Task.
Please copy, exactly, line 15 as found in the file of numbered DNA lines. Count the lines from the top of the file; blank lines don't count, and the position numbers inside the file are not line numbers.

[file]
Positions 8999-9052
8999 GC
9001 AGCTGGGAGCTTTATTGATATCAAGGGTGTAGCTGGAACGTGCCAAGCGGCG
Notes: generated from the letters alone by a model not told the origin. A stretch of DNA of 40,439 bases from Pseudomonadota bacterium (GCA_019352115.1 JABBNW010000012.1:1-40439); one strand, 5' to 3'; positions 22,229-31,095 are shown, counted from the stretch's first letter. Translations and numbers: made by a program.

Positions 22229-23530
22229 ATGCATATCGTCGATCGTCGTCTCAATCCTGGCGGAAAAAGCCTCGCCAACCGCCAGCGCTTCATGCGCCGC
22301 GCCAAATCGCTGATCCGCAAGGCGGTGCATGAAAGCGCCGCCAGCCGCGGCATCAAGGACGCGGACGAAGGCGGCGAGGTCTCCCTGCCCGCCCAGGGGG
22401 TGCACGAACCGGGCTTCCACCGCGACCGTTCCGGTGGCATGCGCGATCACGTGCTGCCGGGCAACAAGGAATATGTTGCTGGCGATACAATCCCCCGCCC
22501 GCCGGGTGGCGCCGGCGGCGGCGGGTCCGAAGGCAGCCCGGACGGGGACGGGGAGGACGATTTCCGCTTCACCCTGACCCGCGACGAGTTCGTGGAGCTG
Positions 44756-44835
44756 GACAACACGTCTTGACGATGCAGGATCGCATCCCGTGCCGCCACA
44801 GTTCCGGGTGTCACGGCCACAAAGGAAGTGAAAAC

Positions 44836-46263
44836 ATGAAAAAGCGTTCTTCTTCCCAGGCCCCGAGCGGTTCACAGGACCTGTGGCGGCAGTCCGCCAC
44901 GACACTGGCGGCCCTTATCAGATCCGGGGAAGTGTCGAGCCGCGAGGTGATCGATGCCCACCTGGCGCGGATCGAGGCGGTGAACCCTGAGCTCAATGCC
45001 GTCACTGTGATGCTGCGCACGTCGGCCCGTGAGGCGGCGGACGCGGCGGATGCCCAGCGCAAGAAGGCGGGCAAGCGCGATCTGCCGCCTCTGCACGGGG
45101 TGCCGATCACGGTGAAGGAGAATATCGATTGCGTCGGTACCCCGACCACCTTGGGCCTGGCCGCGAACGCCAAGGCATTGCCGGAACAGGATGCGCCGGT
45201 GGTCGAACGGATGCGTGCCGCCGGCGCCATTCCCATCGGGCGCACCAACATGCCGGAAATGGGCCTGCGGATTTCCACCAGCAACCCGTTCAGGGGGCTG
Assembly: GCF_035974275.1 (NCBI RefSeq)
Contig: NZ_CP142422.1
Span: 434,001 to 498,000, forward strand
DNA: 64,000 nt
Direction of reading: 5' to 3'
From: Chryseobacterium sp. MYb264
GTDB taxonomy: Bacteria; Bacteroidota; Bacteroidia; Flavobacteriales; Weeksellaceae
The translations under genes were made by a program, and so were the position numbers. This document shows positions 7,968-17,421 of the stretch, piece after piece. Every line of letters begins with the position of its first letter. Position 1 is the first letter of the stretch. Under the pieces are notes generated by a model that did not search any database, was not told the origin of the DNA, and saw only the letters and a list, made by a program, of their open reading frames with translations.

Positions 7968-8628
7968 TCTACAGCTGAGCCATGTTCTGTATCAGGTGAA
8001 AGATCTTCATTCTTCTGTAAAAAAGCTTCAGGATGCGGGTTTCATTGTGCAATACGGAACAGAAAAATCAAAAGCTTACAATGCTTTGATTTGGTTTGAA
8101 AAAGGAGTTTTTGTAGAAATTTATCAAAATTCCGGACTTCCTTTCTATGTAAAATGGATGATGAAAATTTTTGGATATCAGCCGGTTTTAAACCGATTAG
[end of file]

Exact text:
44901 GACACTGGCGGCCCTTATCAGATCCGGGGAAGTGTCGAGCCGCGAGGTGATCGATGCCCACCTGGCGCGGATCGAGGCGGTGAACCCTGAGCTCAATGCC